Kendrick Perkins Re-Ignites Feud With Quavo By Mocking His Solo Album That Made Fun Of Him

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Drake on Devin Booker (Sicko Mode): “See the shots that I took, wet like I’m Book.”

J. Cole on Markelle Fultz & Dennis Smith Jr. (A Lot):

“I pray for Markelle ’cause they (expletive) up his shot,

Just want you to know that you got it

Though I never met you, I know that you special

And that the Lord blessed you, don’t doubt it

Dennis Smith Jr., stay solid.”

Jay-Z on Nick Van Exel (Crazy In Love): “The ROC handle like Van Exel, I shake phonies, man, you can’t get next to”

Quavo on Kendrick Perkins (Fuck 12): “Get no playin’ time, Kendrick Perkins (Ayy).”

One of these lyrics is not like the other, and Kendrick Perkins had every right to feel victimized by Quavo in his 2018 debut studio album, Quavo Huncho.

Perkins, who enjoyed a 12-year career in the NBA (the overwhelming majority featuring him as a starter), took great exception to the 2018 jab, and a year later appeared on Fair Game With Kristine Leahy to reveal that the hatchet had very much not been buried.

“He tried to like diss me, he tried to say something like, he was talking about getting a girl’s number, and he was like, ‘no playing time, Kendrick Perkins.’ So I was like uh, no… and you need to stick to staying with the Migos and not going solo. I kinda wanted to fire back because his album flopped anyway, I mean it was trash but I was just like why are these little dudes coming after me? Like, first of all, what is your problem?” [transcribed by Complex]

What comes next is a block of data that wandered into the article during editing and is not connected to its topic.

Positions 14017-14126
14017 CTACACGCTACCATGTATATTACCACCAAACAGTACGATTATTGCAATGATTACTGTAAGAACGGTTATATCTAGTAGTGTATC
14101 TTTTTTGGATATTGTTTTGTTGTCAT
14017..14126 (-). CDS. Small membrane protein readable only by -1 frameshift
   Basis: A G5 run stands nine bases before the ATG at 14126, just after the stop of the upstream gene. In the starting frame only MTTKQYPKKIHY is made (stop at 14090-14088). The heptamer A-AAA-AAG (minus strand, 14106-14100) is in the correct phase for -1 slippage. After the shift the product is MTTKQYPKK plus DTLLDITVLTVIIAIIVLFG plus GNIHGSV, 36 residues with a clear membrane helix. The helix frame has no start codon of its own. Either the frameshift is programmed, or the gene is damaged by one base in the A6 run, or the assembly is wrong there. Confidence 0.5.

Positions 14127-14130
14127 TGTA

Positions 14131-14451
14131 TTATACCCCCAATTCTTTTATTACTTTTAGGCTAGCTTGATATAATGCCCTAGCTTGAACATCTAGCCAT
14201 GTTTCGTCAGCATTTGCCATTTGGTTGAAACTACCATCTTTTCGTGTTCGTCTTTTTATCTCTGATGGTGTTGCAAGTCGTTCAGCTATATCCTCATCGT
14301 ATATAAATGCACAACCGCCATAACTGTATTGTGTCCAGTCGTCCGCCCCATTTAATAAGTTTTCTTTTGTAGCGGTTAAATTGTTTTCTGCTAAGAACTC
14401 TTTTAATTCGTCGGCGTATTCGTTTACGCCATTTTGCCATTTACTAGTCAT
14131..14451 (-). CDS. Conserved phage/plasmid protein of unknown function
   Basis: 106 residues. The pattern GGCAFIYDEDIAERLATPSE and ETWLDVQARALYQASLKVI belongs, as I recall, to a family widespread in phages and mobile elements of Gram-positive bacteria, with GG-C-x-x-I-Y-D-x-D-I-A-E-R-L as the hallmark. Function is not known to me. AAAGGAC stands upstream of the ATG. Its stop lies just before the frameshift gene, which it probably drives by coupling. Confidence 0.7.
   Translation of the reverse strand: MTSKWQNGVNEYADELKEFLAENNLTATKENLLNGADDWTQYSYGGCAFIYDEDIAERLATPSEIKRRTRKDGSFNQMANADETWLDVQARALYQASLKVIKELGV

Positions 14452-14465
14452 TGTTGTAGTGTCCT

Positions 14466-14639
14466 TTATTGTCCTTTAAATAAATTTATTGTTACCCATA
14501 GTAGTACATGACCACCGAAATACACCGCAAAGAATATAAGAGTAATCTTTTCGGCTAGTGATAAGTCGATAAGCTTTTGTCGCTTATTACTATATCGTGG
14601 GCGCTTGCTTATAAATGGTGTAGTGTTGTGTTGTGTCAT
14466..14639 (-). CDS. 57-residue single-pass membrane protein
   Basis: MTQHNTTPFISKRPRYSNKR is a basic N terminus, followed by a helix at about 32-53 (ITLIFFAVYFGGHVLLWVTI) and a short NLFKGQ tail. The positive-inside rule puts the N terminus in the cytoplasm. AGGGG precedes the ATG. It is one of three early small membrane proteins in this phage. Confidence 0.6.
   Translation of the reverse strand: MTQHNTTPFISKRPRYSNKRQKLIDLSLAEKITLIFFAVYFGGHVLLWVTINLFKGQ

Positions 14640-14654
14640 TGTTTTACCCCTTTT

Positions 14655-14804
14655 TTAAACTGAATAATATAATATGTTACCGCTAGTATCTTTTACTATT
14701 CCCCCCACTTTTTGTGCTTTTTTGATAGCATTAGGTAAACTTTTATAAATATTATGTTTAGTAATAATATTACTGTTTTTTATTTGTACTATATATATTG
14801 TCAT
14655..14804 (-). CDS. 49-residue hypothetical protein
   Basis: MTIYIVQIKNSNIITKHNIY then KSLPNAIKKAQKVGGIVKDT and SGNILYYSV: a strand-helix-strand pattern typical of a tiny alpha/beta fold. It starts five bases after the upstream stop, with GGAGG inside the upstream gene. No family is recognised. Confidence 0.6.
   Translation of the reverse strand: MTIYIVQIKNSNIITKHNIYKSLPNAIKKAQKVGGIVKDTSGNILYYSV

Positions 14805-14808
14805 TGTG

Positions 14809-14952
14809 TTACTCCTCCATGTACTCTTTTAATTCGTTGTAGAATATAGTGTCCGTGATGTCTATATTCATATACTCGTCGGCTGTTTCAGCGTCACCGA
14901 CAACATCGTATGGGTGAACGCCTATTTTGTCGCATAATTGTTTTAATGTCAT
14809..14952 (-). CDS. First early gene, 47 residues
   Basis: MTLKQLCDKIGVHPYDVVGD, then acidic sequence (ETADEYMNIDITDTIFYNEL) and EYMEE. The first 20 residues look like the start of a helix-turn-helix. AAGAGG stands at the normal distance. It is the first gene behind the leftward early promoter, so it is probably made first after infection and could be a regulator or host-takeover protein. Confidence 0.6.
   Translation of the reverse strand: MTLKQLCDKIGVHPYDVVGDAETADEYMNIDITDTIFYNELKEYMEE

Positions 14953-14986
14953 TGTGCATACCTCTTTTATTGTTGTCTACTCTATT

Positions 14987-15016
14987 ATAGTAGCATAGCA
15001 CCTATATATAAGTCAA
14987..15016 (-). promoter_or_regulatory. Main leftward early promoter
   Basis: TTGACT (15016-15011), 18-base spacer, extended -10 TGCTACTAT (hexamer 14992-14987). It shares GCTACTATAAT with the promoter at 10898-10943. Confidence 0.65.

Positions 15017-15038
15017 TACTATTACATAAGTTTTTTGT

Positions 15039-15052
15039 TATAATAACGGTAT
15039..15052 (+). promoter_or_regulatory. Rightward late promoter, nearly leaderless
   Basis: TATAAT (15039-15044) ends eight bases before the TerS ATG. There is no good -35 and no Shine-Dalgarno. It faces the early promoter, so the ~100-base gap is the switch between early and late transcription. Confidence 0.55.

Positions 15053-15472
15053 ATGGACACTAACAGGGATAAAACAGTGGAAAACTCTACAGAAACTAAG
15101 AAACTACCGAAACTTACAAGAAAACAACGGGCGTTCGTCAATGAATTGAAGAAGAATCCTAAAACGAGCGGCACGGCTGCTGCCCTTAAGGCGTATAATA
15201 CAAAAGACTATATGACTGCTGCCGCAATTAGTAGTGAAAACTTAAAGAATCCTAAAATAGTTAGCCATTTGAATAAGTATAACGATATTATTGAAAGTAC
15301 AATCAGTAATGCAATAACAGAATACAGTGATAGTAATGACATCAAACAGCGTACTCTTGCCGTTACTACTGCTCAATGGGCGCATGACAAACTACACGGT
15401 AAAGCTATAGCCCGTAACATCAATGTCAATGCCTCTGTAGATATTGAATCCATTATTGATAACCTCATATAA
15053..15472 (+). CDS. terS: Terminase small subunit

Flash forward to this week, in the lead-up to Migos’ latest album Culture III releasing June 11, Perkins took to Twitter to take the first swing at Quavo, likely as a defense mechanism in the event he’s mentioned in Culture III.

When Quavo responded with a photo of an emoji fist under the chin of Perk, the NBA champion responded with a dagger that mocked his debut studio album which received overwhelmingly negative reviews and was criticized for being overly-bloated and sloppy on the editing.

Perk lives for battles, rappers are no exception.


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Matt’s love of writing was born during a sixth grade assembly when it was announced that his essay titled “Why Drugs Are Bad” had taken first prize in D.A.R.E.’s grade-wide contest. The anti-drug people gave him a $50 savings bond for his brave contribution to crime-fighting, and upon the bond’s maturity 10 years later, he used it to buy his very first bag of marijuana.